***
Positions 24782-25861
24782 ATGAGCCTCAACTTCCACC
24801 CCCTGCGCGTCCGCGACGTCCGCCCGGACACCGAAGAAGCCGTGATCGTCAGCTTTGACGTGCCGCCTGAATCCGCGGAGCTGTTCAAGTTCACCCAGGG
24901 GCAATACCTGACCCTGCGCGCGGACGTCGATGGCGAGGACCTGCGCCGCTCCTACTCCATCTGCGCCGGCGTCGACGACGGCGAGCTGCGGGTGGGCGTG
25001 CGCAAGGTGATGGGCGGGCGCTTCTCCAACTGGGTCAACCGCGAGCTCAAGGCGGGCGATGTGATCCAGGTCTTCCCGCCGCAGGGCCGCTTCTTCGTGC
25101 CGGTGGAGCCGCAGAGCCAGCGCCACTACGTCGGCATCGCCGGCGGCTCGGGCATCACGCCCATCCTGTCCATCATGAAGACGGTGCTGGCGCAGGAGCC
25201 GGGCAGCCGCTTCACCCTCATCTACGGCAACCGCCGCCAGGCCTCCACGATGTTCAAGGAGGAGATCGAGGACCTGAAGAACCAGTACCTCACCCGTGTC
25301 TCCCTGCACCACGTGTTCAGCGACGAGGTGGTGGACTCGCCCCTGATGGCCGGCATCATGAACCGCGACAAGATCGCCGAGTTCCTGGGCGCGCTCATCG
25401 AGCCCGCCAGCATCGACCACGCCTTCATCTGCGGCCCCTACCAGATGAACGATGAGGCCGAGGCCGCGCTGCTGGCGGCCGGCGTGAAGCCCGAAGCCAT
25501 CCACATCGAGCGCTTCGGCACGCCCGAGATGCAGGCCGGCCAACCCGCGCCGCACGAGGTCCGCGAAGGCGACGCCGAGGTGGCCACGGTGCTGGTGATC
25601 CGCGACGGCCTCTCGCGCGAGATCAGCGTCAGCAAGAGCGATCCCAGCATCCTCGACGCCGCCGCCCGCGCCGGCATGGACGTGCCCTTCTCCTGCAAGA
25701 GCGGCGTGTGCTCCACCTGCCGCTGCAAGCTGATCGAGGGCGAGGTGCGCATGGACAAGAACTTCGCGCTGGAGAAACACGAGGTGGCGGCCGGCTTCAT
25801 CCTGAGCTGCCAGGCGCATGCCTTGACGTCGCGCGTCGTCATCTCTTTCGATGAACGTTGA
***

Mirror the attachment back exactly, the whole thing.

Positions 24782-25861
24782 ATGAGCCTCAACTTCCACC
24801 CCCTGCGCGTCCGCGACGTCCGCCCGGACACCGAAGAAGCCGTGATCGTCAGCTTTGACGTGCCGCCTGAATCCGCGGAGCTGTTCAAGTTCACCCAGGG
24901 GCAATACCTGACCCTGCGCGCGGACGTCGATGGCGAGGACCTGCGCCGCTCCTACTCCATCTGCGCCGGCGTCGACGACGGCGAGCTGCGGGTGGGCGTG
25001 CGCAAGGTGATGGGCGGGCGCTTCTCCAACTGGGTCAACCGCGAGCTCAAGGCGGGCGATGTGATCCAGGTCTTCCCGCCGCAGGGCCGCTTCTTCGTGC
25101 CGGTGGAGCCGCAGAGCCAGCGCCACTACGTCGGCATCGCCGGCGGCTCGGGCATCACGCCCATCCTGTCCATCATGAAGACGGTGCTGGCGCAGGAGCC
25201 GGGCAGCCGCTTCACCCTCATCTACGGCAACCGCCGCCAGGCCTCCACGATGTTCAAGGAGGAGATCGAGGACCTGAAGAACCAGTACCTCACCCGTGTC
25301 TCCCTGCACCACGTGTTCAGCGACGAGGTGGTGGACTCGCCCCTGATGGCCGGCATCATGAACCGCGACAAGATCGCCGAGTTCCTGGGCGCGCTCATCG
25401 AGCCCGCCAGCATCGACCACGCCTTCATCTGCGGCCCCTACCAGATGAACGATGAGGCCGAGGCCGCGCTGCTGGCGGCCGGCGTGAAGCCCGAAGCCAT
25501 CCACATCGAGCGCTTCGGCACGCCCGAGATGCAGGCCGGCCAACCCGCGCCGCACGAGGTCCGCGAAGGCGACGCCGAGGTGGCCACGGTGCTGGTGATC
25601 CGCGACGGCCTCTCGCGCGAGATCAGCGTCAGCAAGAGCGATCCCAGCATCCTCGACGCCGCCGCCCGCGCCGGCATGGACGTGCCCTTCTCCTGCAAGA
25701 GCGGCGTGTGCTCCACCTGCCGCTGCAAGCTGATCGAGGGCGAGGTGCGCATGGACAAGAACTTCGCGCTGGAGAAACACGAGGTGGCGGCCGGCTTCAT
25801 CCTGAGCTGCCAGGCGCATGCCTTGACGTCGCGCGTCGTCATCTCTTTCGATGAACGTTGA